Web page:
Tresillian is a Sydney based health service specifically designed to support parents in caring for their babies and young children. Tresillian has four family care centres which are based in the suburbs of Canterbury (Belmore), Penrith (Nepean), Willoughby and Wollstonecraft. Tresillian services are funded by the NSW Department of Health through Medicare.
Tresillian offers a number of services for families, depending on the age of their child and what level of support they require. Care is provided by staff such as nurses, social workers, paediatricians and psychologists who have specialty skills in Family and Child Health.
Services Provided by Tresillian:
- A 24 hour telephone information and support line is available through the 24 Hour Parents Help Line. This is covered by the cost of a local call for Sydney residents, though is free for county callers. The benefit of this service is that it is immediate and parents don’t need to wait for an appointment to get help.
- Tresillian offer a Messenger Mums service. This is an on-line, instant messaging service, available Monday-Friday 9.00am-3.30pm. You can message a Tresillian nurse for immediate contact. There is no cost for this service.
- An Outreach Service is offered from the centres at Wollstonecraft and Canterbury. This is designed to provide families with home visits. This is a free health service to the community.
- Day Stay units are provided for families who require intermediate levels of support with their babies. The units are situated at Belmore, Wollstonecraft and Nepean. Supervision, support and guidance with feeding, sleeping and general infant care are offered. Day Stay services are free.
- Residential Units are based at Canterbury, Willoughby and Nepean. These are designed to offer a higher level of support. Families are admitted for 4-5 days on a 24 hour “live-in” basis. These provide a service for families who need more intensive support and parenting guidance. There is an accommodation and meal fee charged for parents. All medical costs are covered by Medicare or the parent’s private health insurance fund if they are insured.
- Parent Education groups are run from Tresillian centres and within outreach programmes. Topics cover Sleep and Settling, Toddler Management and Adjusting to Parenthood.
- Guthrie Child Care Centre is a long day care centre based at Wollstonecraft. This centre is open from 7.30am-5.30pm and is designed to care for a total of 40 children.
Parents can contact any of the services Tresillian offer to enquire how they can be supported.
NB- To use one of the Tresillian centre based services, parents need a referral from their Family and Child Health Nurse, GP or Paediatrician.
Contact Details for Tresillian Services:
Parent’s Help Line – From 7am Mon-Sun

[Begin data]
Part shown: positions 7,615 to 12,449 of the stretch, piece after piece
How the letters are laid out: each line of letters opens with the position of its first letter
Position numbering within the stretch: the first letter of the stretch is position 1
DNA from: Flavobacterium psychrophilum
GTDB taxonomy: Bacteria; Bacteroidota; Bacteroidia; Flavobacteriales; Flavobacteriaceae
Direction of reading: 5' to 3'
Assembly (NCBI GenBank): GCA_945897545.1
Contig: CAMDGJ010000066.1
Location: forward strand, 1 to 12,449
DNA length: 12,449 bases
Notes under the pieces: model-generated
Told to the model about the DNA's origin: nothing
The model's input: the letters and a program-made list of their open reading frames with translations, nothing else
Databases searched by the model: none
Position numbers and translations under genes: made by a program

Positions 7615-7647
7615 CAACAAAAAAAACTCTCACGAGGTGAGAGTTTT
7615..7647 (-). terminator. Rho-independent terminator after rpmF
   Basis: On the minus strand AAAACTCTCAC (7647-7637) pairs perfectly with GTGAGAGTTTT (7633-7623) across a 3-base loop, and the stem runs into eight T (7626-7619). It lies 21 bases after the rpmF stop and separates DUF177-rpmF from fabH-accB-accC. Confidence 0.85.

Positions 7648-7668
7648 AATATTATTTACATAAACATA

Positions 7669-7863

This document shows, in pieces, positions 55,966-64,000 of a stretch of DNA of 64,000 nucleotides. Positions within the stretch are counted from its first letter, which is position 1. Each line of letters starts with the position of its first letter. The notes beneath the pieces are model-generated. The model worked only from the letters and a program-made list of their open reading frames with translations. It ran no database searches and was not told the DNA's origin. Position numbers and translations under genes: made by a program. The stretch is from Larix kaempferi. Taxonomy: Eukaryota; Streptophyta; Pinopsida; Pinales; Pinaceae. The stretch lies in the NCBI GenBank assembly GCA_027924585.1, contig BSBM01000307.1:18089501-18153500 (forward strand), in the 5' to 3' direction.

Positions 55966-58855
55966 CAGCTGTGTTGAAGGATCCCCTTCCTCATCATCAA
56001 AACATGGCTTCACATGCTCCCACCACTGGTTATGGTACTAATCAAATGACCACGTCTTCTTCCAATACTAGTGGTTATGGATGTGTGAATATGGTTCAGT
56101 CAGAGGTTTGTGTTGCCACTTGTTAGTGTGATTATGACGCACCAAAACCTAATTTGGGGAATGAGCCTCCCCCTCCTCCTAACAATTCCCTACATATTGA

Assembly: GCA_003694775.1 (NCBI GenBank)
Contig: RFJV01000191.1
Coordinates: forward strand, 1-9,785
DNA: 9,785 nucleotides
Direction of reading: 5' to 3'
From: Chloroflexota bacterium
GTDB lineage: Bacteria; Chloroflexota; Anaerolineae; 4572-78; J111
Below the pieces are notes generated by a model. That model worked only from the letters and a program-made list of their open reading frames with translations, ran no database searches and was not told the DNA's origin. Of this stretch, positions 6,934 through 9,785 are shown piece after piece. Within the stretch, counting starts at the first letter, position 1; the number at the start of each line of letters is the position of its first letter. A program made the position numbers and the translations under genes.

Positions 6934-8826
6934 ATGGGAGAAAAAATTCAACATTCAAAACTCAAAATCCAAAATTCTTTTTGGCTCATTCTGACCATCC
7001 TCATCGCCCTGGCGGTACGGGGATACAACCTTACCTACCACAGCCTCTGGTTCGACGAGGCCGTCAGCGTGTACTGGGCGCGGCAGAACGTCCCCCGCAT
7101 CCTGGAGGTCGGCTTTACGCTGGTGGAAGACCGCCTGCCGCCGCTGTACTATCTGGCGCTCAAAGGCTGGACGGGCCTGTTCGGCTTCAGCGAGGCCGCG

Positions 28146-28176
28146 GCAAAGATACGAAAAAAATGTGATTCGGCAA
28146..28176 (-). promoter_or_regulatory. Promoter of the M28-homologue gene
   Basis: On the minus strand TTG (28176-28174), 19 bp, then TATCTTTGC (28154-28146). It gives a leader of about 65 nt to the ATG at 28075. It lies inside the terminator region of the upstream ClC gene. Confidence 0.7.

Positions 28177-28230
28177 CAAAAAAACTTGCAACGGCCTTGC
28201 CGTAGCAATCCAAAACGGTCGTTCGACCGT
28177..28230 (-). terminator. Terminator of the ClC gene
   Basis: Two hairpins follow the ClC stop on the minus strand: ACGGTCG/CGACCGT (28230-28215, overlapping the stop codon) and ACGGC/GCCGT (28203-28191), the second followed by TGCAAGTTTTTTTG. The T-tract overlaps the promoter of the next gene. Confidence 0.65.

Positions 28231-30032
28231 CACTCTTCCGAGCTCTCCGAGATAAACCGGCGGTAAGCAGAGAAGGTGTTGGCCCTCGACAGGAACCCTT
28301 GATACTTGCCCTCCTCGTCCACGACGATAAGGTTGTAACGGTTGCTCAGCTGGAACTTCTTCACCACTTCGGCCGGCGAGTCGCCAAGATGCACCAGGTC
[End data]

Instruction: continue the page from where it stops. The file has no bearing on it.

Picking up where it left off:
1300 272 736
Settling Techniques suggested by Tresillian:
For all babies, settling management needs to be based on sensitive loving interaction from parents. Little babies do not fall into regular routines or predictable patterns of sleep until after three months. Every baby is different and the suggestions Tresillian make are offered as a guide only.
- A normal sleep cycle lasts 40-60 minutes. Some babies need help to settle and resettle when they progress through sleep cycles.
- Look for your baby’s tired signs e.g. yawning, grimacing, clenched fists, jerky movements, crying.
- When you see your baby is tired get them ready for bed by changing their nappy, making sure they are comfortable and placing them on their backs (check www.sidsandkids.org). Wrap them in a light cotton or muslin wrap.
- If your baby is quiet, allow them to settle themselves. If they are crying, stroke or cuddle your baby to soothe them. You might need to leave your baby for a little while to see if they will settle on their own.
- If your baby wakes in under 1 hour, try to resettle them.
Check Settling Techniques Newborn-6 Months.
- Aim for your baby to self-settle. Comfort them in the cot or with cuddles but try to encourage them to go to sleep by themselves.
- Your baby might cry and fuss when you leave the room but listen to their cry and respond to them if they need you.
- You can choose from a range of options to calm your baby. Warm baths, massage, cuddles, rocking, offering them a dummy or a top-up breast feed or a drink of cooled boiled water.
Check Settling Techniques Newborn-6 Months.
- Encourage your baby to self settle. Think about the conditions your baby needs to go off to sleep. These may include feeding, rocking, a dummy or being cuddled which can become problems if they aren’t readily available when your baby moves through their sleep cycles.
- Leave your baby’s room before they are asleep. If they are distressed, stay until they are calm.
- Use your baby’s cry and level of distress as a guide to whether they need you to re-enter the room and soothe them.
- Consistency in your settling techniques becomes important at this age.
Check “Settling Techniques 6-12 Months”: http://www.tresillian.net.au.
- A regular, predictable daily routine is important for this age group. Dinner, bath, story, quiet time and then bed.
- If they are in a cot, lie your baby down, tuck them in and give your baby the opportunity to go to sleep. Leave the door ajar when you leave the room.
- If they are in a bed and get out, take them back to bed and tuck them in. Stay calm but firm. Tell them it is time for them to go to sleep.
- Avoid using a timed schedule to return to your child if they are distressed. Learn to gauge their cry as being a low level whinge to a genuine need for you to reassure them.
Check Settling Techniques 12 Months to Toddlers.
It can take a few weeks to change old habits of settling and adopting new ones. Don’t expect big improvements overnight.
For more information see Baby settling or Baby Care
Reference: http://www.tresillian.net/ Cited July 2009